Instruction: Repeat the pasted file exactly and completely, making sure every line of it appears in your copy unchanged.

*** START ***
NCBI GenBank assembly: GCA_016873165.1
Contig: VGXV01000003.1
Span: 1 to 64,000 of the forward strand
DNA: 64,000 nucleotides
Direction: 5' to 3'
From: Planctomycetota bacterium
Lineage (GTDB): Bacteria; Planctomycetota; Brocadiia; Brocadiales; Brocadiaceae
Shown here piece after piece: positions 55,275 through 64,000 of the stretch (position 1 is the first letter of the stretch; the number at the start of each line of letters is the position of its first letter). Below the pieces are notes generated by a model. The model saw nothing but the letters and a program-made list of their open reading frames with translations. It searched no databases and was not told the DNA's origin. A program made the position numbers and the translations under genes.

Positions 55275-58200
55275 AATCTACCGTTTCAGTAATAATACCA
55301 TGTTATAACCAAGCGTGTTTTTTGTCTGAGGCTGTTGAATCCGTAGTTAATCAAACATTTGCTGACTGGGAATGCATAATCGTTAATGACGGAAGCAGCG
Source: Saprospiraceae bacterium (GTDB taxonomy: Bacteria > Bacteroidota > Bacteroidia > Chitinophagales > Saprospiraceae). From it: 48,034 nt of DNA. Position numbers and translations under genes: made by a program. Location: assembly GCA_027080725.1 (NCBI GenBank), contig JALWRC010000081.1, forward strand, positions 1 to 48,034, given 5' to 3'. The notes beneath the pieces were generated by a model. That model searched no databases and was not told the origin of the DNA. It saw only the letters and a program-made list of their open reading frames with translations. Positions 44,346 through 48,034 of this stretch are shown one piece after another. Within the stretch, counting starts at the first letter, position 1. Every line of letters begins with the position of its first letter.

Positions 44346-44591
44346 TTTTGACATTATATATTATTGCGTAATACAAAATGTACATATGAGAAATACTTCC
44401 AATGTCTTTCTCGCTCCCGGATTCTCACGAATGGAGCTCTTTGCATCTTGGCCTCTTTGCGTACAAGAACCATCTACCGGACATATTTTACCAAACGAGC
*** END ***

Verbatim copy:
NCBI GenBank assembly: GCA_016873165.1
Contig: VGXV01000003.1
Span: 1 to 64,000 of the forward strand
DNA: 64,000 nucleotides
Direction: 5' to 3'
From: Planctomycetota bacterium
Lineage (GTDB): Bacteria; Planctomycetota; Brocadiia; Brocadiales; Brocadiaceae
Shown here piece after piece: positions 55,275 through 64,000 of the stretch (position 1 is the first letter of the stretch; the number at the start of each line of letters is the position of its first letter). Below the pieces are notes generated by a model. The model saw nothing but the letters and a program-made list of their open reading frames with translations. It searched no databases and was not told the DNA's origin. A program made the position numbers and the translations under genes.

Positions 55275-58200
55275 AATCTACCGTTTCAGTAATAATACCA
55301 TGTTATAACCAAGCGTGTTTTTTGTCTGAGGCTGTTGAATCCGTAGTTAATCAAACATTTGCTGACTGGGAATGCATAATCGTTAATGACGGAAGCAGCG
Source: Saprospiraceae bacterium (GTDB taxonomy: Bacteria > Bacteroidota > Bacteroidia > Chitinophagales > Saprospiraceae). From it: 48,034 nt of DNA. Position numbers and translations under genes: made by a program. Location: assembly GCA_027080725.1 (NCBI GenBank), contig JALWRC010000081.1, forward strand, positions 1 to 48,034, given 5' to 3'. The notes beneath the pieces were generated by a model. That model searched no databases and was not told the origin of the DNA. It saw only the letters and a program-made list of their open reading frames with translations. Positions 44,346 through 48,034 of this stretch are shown one piece after another. Within the stretch, counting starts at the first letter, position 1. Every line of letters begins with the position of its first letter.

Positions 44346-44591
44346 TTTTGACATTATATATTATTGCGTAATACAAAATGTACATATGAGAAATACTTCC
44401 AATGTCTTTCTCGCTCCCGGATTCTCACGAATGGAGCTCTTTGCATCTTGGCCTCTTTGCGTACAAGAACCATCTACCGGACATATTTTACCAAACGAGC